We manage a lot of PPC campaigns, and one thing we always insist on recommend is a custom landing page for the ad to point to. For reasons unknown -- budget, incomplete strategy, etc. -- firms frequently run PPC ads that point to their website's home page, a registration page, a product detail page, or a product order page.
This is a big mistake. Landing pages do a much better job of converting than regular web pages. Reason being, web pages are shotguns with many objectives: to inform, to impress, to engage, to encourage exploration, to sell. In contrast, landing pages are laser guns with one objective: to turn clicks into customers.
Characteristics of a Landing Page
Landing page design is a marketing sub-specialty that many firms don't even know exists. At the end I've linked to posts that delve into it for people who are curious to learn more about it. In brief, a well-designed landing page will:
- Be 100% relevant to the text of the PPC ad.
- Include one or two powerful images that capture attention
- Provide enough information for the prospect to be confident about taking the next step.
- Display a primary call to action that is clear and compelling.
- Display a secondary call to action that is clear, compelling, and always easy to say yes to.
- Organize the information in a way that makes it super easy for the prospect to scan and understand.
Sometimes landing pages contain additional elements, such as testimonials, customer logos or certification emblems, to establish credibility and trust. Sometimes landing pages use long copy, which is useful when the item being sold is unfamiliar or complex. Other times landing pages use short copy, which usually works better when the item being sold is familiar or simple to grasp.
What landing pages typically do not contain:
- Links to external pages (they take prospects away from the pitch)
- Detailed information about the company (it blunts the focus of the pitch)
These last two things sometimes trip companies up, as they have a tendency to want to throw as much information at visitors as they possibly can. Companies must avoid this temptation in order to maximize PPC results.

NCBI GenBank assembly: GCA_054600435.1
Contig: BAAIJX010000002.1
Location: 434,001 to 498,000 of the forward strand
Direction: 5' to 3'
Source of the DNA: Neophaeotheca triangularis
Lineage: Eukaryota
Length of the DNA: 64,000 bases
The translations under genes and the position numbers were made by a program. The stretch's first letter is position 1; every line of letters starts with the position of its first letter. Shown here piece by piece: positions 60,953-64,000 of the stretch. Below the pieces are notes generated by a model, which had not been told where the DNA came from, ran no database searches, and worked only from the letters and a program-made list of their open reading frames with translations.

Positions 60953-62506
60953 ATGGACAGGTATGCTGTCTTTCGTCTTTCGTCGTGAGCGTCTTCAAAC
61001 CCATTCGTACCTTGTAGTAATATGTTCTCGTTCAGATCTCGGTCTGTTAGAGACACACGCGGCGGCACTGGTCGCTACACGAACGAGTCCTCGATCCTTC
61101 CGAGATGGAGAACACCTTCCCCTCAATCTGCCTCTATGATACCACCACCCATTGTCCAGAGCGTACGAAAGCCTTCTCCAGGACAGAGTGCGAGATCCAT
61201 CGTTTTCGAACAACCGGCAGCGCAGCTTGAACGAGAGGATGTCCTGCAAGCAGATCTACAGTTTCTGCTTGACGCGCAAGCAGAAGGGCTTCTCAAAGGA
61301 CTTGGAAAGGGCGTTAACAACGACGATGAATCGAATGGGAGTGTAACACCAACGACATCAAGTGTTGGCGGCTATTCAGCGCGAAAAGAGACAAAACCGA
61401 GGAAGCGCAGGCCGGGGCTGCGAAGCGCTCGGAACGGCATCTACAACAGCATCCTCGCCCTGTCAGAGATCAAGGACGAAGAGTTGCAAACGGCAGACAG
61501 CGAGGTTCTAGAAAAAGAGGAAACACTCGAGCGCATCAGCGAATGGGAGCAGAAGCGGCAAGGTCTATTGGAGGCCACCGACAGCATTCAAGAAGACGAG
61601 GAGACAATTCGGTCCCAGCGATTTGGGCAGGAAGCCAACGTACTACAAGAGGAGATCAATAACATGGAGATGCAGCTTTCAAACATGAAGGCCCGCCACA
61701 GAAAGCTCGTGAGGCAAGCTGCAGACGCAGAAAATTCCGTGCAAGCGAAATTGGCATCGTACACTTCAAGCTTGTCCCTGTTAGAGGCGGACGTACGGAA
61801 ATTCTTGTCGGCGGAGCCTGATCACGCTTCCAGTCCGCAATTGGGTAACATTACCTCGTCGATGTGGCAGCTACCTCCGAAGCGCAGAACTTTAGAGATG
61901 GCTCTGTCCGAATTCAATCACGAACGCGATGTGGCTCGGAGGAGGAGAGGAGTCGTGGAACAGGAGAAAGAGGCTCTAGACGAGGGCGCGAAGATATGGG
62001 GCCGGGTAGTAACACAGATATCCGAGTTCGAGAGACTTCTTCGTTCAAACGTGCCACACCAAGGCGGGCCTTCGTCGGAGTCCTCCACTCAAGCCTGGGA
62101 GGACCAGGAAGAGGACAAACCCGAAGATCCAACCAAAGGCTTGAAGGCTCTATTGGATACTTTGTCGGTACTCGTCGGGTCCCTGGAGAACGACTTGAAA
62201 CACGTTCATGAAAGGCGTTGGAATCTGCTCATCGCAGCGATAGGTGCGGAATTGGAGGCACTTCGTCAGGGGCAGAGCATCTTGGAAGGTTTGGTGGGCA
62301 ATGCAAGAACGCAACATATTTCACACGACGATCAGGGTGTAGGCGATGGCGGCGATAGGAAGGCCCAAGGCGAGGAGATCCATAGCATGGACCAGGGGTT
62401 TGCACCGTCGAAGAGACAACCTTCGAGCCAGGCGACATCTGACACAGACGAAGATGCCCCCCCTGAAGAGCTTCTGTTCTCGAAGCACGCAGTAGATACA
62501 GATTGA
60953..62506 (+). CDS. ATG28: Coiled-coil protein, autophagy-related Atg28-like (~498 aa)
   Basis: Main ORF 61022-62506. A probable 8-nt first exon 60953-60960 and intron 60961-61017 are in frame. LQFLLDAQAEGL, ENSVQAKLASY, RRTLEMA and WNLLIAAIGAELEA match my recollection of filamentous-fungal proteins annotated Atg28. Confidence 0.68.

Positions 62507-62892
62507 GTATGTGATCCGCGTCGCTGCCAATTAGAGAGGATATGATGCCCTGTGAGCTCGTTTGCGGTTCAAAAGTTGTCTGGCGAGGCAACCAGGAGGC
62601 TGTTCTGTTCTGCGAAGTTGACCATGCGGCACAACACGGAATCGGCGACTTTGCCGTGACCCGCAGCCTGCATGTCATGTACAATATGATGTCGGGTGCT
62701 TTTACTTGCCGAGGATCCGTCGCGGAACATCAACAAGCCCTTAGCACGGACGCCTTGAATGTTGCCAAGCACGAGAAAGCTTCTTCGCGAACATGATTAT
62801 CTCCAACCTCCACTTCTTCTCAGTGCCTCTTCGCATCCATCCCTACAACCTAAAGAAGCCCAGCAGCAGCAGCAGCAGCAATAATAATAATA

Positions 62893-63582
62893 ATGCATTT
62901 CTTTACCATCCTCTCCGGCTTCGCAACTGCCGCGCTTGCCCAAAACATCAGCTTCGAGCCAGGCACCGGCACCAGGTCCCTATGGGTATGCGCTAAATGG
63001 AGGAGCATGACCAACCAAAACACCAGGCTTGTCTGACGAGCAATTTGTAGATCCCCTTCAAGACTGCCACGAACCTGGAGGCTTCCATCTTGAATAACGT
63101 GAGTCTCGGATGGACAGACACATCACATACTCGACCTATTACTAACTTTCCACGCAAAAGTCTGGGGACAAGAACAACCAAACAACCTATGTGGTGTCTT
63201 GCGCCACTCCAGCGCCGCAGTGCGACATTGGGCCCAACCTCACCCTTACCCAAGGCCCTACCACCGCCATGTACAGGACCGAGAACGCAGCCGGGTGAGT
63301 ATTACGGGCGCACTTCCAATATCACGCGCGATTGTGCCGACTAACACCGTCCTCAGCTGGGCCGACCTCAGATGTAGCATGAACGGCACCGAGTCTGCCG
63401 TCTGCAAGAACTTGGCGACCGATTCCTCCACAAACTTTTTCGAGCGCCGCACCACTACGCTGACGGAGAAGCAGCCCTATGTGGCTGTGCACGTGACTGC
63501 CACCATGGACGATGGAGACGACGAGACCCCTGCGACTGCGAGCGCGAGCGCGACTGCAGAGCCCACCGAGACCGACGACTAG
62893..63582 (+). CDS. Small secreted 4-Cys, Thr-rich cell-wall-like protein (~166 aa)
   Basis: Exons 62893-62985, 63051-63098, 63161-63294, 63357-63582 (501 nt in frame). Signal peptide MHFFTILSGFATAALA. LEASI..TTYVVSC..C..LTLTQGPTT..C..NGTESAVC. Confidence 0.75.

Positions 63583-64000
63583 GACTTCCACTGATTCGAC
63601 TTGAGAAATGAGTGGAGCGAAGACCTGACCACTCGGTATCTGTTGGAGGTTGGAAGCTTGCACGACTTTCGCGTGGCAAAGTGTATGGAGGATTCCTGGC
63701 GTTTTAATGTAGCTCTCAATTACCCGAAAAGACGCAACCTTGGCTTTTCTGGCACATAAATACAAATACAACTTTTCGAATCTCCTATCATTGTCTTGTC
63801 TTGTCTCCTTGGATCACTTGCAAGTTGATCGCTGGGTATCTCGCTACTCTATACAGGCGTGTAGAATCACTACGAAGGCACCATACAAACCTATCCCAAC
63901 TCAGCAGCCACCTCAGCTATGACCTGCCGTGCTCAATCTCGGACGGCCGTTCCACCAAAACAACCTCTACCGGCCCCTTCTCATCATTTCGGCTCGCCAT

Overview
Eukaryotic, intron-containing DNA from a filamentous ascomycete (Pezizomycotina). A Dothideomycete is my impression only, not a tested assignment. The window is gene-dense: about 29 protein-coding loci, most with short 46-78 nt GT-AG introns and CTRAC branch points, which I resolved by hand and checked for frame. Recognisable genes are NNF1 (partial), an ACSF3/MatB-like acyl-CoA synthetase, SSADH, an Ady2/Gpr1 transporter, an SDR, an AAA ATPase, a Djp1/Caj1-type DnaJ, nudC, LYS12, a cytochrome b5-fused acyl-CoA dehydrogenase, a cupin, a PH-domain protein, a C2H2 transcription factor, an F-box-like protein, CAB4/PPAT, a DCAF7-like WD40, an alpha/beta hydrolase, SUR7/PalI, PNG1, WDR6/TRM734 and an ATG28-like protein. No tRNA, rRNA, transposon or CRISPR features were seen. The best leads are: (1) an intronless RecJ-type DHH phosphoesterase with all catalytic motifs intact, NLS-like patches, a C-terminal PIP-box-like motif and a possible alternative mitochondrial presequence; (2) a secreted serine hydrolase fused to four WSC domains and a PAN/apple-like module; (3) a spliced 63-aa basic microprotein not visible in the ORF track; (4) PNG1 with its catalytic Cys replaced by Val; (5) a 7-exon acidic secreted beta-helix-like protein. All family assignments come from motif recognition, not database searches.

The Immense Value of Split Testing Landing Pages
A well managed PPC campaign not only uses landing pages, it systematically split tests landing pages in order to continuously improve conversion rates. It is much easier to test landing pages than standard web pages: a landing page has a singular purpose and traffic comes to the page for the same reason, making it much more of a controlled environment. Many elements of a landing page are routinely tested, including --
- Testing different offers
- Testing different images
- Testing different positioning of calls to action
- Testing different form fields
- Testing different call to action buttons and colors
The challenge (and fun) of testing is trying figure out human behavior. What will make more people say yes to the offer? In our own testing, we are sometimes surprised that changes we expect to have a big impact on conversion have very little, and offhand ideas often produce incredible improvement. The unpredictability of behavior is why testing needs to be ongoing and systematic; otherwise you are just crossing your fingers, which is not a good strategy for an advertising spend!
Learn More about Landing Page Design
Here are six articles that provide great insight on and examples of winning landing pages.
- 22 Creative Landing Page Designs
- 20+ Examples of Perfect Landing Page Design
- Beginner's Guide to Landing Pages
- 7 Quick Wins for High Converting PPC Landing Pages
- Landing Pages for PPC
- Your Landing Page Sucks! Here Are 10 Examples that Don't
Example of a Landing Page Template
This template uses tabs for extended messaging. Visitors who click on the ad will come to the main tab, which is text-light and image-heavy. This is just one of many design options at your disposal for creating an effective landing page.